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Powershell & The Pipeline

amacc profile image Amacc ・3 min read

So in my experience in working in a complex it environment is that it doesn't
take that long before you see a number of scripts like this floating around.

$computers = import-csv somecomputerlist.csv

foreach ($computer in $computers) { 
    if(Test-Connection $computer.ComputerName){
        # Do something with the computer here
    }
}

Then I might be asked to give some guidance on where
Then someone tasked with a cleanup effort might be pointed to me for guidance
on the effort. So I guess its definitely a good first start, they are at
least pulling data from a file instead of hardcoding it into the script.

Most of the time my suggestion is to move it to a function so that we can get
some reuse out of this bad boy. Then a few days a request comes in to
review some changes.

Function Process-Computers {
    param ([string[]]$computers)
    foreach ($computer in $computers) { 
        if(Test-Connection $computer.ComputerName){
            # Do something with the computer here
        }
    }
}

So I guess this is a good start, we can dot source the file then do something
like the following.

Process-Computers ( Get-Content $SomeFilePath )

Get-ChildItem $computerReportsDirectory | 
    %{ Process-Computers (Get-Content $_ }

But we could do better. So where do we go from here?

The Pipeline

Powershell functions are a little unique when
compared with other languages, they have the ability to declare a proces loop.
This process loop is integrated into the parameters block to pull pieces of
data off of the incoming items. So how would we use this?

Function Process-Computers{
    param(
        [Parameter(ValueFromPipelineByPropertyName)]
        [string]$ComputerName
    )
    process{ 
        if(Test-Connection $ComputerName){
            # Do something with the computer here
        }
    }
}

Wait a minute where did the loop go? So to explain that first we need to
talk about the pipeline. So we can think of the pipeline operator as a device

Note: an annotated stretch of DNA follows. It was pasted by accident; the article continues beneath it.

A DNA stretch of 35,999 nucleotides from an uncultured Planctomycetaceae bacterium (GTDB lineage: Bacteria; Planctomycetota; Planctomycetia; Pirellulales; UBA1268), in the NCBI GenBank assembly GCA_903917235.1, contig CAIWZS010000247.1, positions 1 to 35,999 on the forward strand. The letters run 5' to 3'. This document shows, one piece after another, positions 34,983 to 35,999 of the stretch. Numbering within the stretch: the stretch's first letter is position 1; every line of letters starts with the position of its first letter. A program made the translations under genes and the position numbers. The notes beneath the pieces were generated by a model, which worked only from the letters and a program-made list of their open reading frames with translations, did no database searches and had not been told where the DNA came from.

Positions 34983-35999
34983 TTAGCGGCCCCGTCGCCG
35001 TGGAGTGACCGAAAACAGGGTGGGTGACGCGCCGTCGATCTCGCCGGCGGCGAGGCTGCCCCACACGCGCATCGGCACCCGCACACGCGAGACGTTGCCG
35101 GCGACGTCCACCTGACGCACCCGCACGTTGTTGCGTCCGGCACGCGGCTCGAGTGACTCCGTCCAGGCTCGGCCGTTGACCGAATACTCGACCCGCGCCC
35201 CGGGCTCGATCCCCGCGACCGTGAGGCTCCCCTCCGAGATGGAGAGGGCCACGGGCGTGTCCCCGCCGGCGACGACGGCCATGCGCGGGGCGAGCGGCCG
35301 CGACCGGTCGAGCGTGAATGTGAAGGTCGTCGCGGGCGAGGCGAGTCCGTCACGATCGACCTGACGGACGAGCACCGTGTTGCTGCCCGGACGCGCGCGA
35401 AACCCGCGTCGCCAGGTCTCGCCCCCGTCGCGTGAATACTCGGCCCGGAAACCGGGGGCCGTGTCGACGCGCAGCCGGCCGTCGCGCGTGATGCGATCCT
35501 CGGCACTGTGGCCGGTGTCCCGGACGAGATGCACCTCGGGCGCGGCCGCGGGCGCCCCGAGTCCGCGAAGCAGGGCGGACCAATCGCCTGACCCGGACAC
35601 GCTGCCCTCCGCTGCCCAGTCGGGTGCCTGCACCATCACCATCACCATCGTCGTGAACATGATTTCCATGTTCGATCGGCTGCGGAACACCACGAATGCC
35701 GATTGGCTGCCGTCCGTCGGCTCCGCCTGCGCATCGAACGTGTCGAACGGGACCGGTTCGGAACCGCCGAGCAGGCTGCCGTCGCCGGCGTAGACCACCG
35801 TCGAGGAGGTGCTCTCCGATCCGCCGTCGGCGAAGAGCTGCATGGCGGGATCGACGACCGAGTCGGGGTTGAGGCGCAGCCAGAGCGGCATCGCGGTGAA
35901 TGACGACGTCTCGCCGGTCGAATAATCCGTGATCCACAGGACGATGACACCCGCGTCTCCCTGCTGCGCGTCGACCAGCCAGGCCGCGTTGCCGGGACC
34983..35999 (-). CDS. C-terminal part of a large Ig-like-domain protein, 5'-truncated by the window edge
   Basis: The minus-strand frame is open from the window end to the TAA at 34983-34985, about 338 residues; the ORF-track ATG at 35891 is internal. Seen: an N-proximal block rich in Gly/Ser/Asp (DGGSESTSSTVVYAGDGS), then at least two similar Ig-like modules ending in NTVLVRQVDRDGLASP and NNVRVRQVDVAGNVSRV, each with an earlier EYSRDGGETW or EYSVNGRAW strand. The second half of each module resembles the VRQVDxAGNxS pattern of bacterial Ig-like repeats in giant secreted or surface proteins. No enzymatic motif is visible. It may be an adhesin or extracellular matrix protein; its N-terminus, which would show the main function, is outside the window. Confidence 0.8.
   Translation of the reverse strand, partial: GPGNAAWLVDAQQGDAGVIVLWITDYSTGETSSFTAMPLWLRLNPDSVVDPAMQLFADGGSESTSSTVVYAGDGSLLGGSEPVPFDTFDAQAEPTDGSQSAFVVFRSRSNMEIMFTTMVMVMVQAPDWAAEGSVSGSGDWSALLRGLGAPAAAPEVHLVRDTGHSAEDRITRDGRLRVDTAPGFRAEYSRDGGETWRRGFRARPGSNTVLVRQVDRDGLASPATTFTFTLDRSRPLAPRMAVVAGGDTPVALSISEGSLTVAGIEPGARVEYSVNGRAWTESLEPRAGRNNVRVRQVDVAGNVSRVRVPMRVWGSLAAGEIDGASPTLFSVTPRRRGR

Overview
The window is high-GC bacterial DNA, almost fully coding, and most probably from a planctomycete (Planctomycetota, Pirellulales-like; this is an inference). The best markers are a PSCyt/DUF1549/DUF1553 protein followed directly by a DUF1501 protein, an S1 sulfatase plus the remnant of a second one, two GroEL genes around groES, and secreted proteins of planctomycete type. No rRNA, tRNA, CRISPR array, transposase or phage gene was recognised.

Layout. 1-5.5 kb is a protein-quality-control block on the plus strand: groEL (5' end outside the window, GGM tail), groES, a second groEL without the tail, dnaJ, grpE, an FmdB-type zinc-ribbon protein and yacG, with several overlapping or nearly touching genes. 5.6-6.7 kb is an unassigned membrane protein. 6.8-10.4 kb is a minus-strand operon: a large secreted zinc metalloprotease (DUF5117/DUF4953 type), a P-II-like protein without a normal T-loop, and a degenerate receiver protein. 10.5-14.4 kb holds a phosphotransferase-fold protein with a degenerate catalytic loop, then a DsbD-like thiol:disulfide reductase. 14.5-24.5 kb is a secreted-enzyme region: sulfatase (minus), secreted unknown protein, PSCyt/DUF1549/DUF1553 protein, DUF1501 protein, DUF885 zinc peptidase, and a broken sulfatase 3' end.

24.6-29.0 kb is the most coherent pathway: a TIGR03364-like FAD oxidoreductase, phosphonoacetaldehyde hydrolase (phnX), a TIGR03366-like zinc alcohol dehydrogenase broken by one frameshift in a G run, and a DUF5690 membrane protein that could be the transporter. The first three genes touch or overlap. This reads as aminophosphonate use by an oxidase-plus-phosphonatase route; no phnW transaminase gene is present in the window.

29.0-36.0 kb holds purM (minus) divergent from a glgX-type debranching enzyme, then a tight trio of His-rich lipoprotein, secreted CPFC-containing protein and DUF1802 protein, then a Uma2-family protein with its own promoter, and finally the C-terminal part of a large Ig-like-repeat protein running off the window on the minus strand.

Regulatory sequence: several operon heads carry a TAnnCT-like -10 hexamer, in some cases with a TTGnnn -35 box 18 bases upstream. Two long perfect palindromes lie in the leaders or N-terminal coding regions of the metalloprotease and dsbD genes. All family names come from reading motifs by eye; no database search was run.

that lets us redirect the output of one command into the input of another.
So with a command like

gci \\some\share | test-path

we would think of it as taking the output of listing a remote directory and
running the test-path command on them.

This is integrated into the way that
functions work in powershell in 2 ways, the parameters and the process block.

Parameters

The pipeline integration with the parameters comes in the form of the Parameter
variable decorator options. There are 2 options that we have available
ValueFromPipelineByPropertyName and ValueFromPipeline. The first will take the
object and assign it to that variable and the latter will set itself to a
reference of the inputs parameter.

Function SomeFunction{
    param(
        [Parameter(ValueFromPipeline)]
        $Input,
        [Parameter(ValueFromPipelineByPropertyName)
        [string]$Name
    )
    process{
        $Name -eq $Input.Name
    }
}

Process Block

Then in the above statement the process block will act similar to the body of
a loop, placing an array of items one by one through the process block. Take
note that in the parameter we still can type the variable, so the name above
would be of type string when used in the process block. This does mean that
if the name field actually was an object it would be cast to a string using.

This then allows for a wide array of use cases.

Import-CSV serverlist |
    Process-Computers

invoke-restmethod http://cmdb.link/servers | # Query for the results
    select -expandproperty results |         # Expand the results array
    Process-Computers

Posted on by:

amacc profile

Amacc

@amacc

DevOps Practitioner with a love for software development.

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